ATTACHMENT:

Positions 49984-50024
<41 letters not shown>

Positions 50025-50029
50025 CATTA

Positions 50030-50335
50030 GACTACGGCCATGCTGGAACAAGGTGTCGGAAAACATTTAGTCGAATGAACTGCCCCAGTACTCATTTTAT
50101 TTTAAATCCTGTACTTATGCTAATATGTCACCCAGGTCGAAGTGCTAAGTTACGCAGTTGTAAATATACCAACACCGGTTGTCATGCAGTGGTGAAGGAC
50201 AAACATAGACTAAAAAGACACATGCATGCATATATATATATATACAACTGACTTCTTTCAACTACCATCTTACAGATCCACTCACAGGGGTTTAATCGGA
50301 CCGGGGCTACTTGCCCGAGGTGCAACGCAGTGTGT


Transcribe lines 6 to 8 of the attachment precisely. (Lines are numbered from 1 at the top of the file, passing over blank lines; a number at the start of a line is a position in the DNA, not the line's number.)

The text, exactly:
50030 GACTACGGCCATGCTGGAACAAGGTGTCGGAAAACATTTAGTCGAATGAACTGCCCCAGTACTCATTTTAT
50101 TTTAAATCCTGTACTTATGCTAATATGTCACCCAGGTCGAAGTGCTAAGTTACGCAGTTGTAAATATACCAACACCGGTTGTCATGCAGTGGTGAAGGAC
50201 AAACATAGACTAAAAAGACACATGCATGCATATATATATATATACAACTGACTTCTTTCAACTACCATCTTACAGATCCACTCACAGGGGTTTAATCGGA